Conjunto de campos
Chapter 2: The briefing(s)

Suggested soundtrack: Needle in the Hay – Elliot Smith

 

My beard is gone.

 

Suggested soundtrack: Needle in the Hay – Elliot Smith

 

My beard is gone.

 

I managed to catch up with my briefings the next day. To sum up: there’s not much HIV in Rakhine State, and its probably better to look as much like a foreign expat as possible while in transit through the area, i.e. shave off my beard. Bugger.

 

When offered the post, I was given a job description, which might as well have been written in Aramaic. The only words I understood were “HIV” and “Myanmar”, which was enough for me to accept the job. So to arrive in-country and be told there’s not that much HIV in Rakhine had me slightly concerned, but I’d cope. The loss of my beard, however, I must say was pretty devastating. I have a very small philtrum (the gap between my nose and upper lip), and facial hair adds very important anatomical definition to my misproportioned baby-face.

 

The Rohingya population, who are Muslim, are not allowed to travel across the state border, thus to prevent any misunderstanding with officials or attract any unnecessary attention, it makes sense for me to appear more like a foreigner. I hope to grow it back once settled and working in Maungdaw, where I will be based. And no-one back home will ever notice it was gone!

 

I can’t help but think of the shaving scene from the Royal Tennenbaums. My experience wasn’t as dramatic. What a great film.

 

A short flight later and I was in Sittwe, the major town of Rakhine State. Sittwe is the first place I’d ever been to that has a curfew, imposed in response to the civil unrest and violence that rocked the state last year. The beautiful landscape and bustling asian market mask the deep tensions that divide this part of Myanmar. One needs to have knowledge of the recent history of the area to appreciate the constant threat of violence that hangs over the town. I’m quite an emotionless robot usually, which has served me well in my career so far. However, its impossible not to feel something when walking past numerous piles of rubble marked with red signs to highlight where houses once stood.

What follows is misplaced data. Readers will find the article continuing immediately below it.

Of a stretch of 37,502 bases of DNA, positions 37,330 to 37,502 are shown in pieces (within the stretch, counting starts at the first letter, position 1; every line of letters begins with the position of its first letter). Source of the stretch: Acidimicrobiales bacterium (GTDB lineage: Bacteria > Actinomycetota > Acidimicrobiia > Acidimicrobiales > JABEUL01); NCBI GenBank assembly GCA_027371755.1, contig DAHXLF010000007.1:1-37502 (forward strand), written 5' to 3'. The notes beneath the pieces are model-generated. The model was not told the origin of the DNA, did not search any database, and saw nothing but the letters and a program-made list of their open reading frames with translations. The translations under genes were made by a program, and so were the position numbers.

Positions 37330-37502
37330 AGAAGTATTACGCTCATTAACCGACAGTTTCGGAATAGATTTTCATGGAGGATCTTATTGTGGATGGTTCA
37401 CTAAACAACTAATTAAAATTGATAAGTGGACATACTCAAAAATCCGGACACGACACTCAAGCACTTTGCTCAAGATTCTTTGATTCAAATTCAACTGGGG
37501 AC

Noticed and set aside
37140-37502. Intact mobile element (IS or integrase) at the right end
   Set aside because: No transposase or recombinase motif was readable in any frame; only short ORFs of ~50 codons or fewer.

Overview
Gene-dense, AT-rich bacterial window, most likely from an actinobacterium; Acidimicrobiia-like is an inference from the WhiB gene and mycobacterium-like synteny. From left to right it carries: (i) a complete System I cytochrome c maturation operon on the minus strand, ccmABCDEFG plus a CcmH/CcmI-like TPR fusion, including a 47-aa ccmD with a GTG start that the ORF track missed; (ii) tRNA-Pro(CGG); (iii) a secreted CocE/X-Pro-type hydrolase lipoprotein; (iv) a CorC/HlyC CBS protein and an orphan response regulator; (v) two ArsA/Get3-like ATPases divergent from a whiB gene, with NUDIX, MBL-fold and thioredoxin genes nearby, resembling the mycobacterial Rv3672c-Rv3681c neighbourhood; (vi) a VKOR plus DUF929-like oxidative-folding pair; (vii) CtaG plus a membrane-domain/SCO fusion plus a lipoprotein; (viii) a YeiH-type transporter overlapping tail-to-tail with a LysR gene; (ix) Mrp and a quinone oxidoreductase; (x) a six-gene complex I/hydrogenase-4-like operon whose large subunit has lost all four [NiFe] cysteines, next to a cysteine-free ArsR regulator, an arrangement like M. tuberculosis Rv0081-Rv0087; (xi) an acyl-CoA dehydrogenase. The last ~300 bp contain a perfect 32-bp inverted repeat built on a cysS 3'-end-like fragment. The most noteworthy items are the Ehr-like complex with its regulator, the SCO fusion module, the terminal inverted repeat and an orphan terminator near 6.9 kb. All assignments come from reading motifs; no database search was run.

A five hour boat ride and an hour car journey later took me to Maungdaw. I’ve lost count of modes of public transport used in the last week. But I’m home at last. The expat house is pretty big, but quite delapidated. There are rats. Lots of them. My room is basic, but it’ll do. There’s a living room that wouldn’t be out of place in a bacpacker hostel in Thailand, with cable tv and a decent library. Plus the rooftop bar/ pool table/terrace with epic view more than make up for any other shortcomings, and makes the 10pm state curfew bearable. Though I f***ing hate rats.

 

The medical team leader wants me to go to a town called Buthidaung for the week to run the HIV clinic. The only doctor there is new, and has only had a couple of weeks of HIV training. I’m to spend the next month or so supervising and training the staff, who are a mixture of local Rohingya and Rakhine staff, and Burmese national staff from other parts of Myanmar (known in MSF as “inpats”). To help me, I’ll have a PA, who is also my multilingual translator.

 

The clinic currently has a cohort of only 450 patients, but is recruiting 10 new patients a month. As the only free health service available in the area, its also become an ad-hoc primary health care clinic, which I think is in the process of being formalised in the next few months (I need to start paying attention in meetings) Anyway, I pack for my trip thinking this will be an easy start, maybe even boring. What if I hate it? I can’t go back to England until my beard grows back….

 

Joking aside, the briefings I actually received, namely by the Deputy Head of Mission in Yangon, the Emergency Medical Co-ordinator in Sittwe and the Project Co-ordinator and Medical Team Leader in Maungdaw were in truth, amazing. It is clear that they are all highly passionate about the work MSF do. Its an incredibly tough project for many reasons, and desperately needed by the population it serves. Hopefully I’ll prove this in my future entries.